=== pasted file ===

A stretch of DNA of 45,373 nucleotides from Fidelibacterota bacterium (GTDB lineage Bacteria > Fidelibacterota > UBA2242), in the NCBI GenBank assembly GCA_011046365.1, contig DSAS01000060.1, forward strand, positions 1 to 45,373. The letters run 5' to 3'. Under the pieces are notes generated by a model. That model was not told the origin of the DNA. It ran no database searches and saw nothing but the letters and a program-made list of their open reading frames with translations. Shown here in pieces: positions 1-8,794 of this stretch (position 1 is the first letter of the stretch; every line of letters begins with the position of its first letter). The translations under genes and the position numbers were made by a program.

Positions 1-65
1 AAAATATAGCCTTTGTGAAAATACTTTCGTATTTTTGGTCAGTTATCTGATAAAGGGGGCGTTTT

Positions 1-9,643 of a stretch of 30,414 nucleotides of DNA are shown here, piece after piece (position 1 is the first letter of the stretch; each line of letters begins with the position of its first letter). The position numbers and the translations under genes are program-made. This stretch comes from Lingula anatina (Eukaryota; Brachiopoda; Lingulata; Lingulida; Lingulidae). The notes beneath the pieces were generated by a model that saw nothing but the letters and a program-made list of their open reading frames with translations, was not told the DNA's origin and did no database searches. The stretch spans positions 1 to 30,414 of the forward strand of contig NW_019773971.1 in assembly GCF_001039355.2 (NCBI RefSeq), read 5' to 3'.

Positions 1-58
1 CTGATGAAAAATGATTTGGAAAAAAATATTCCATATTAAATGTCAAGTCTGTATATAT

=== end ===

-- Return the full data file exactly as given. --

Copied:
A stretch of DNA of 45,373 nucleotides from Fidelibacterota bacterium (GTDB lineage Bacteria > Fidelibacterota > UBA2242), in the NCBI GenBank assembly GCA_011046365.1, contig DSAS01000060.1, forward strand, positions 1 to 45,373. The letters run 5' to 3'. Under the pieces are notes generated by a model. That model was not told the origin of the DNA. It ran no database searches and saw nothing but the letters and a program-made list of their open reading frames with translations. Shown here in pieces: positions 1-8,794 of this stretch (position 1 is the first letter of the stretch; every line of letters begins with the position of its first letter). The translations under genes and the position numbers were made by a program.

Positions 1-65
1 AAAATATAGCCTTTGTGAAAATACTTTCGTATTTTTGGTCAGTTATCTGATAAAGGGGGCGTTTT

Positions 1-9,643 of a stretch of 30,414 nucleotides of DNA are shown here, piece after piece (position 1 is the first letter of the stretch; each line of letters begins with the position of its first letter). The position numbers and the translations under genes are program-made. This stretch comes from Lingula anatina (Eukaryota; Brachiopoda; Lingulata; Lingulida; Lingulidae). The notes beneath the pieces were generated by a model that saw nothing but the letters and a program-made list of their open reading frames with translations, was not told the DNA's origin and did no database searches. The stretch spans positions 1 to 30,414 of the forward strand of contig NW_019773971.1 in assembly GCF_001039355.2 (NCBI RefSeq), read 5' to 3'.

Positions 1-58
1 CTGATGAAAAATGATTTGGAAAAAAATATTCCATATTAAATGTCAAGTCTGTATATAT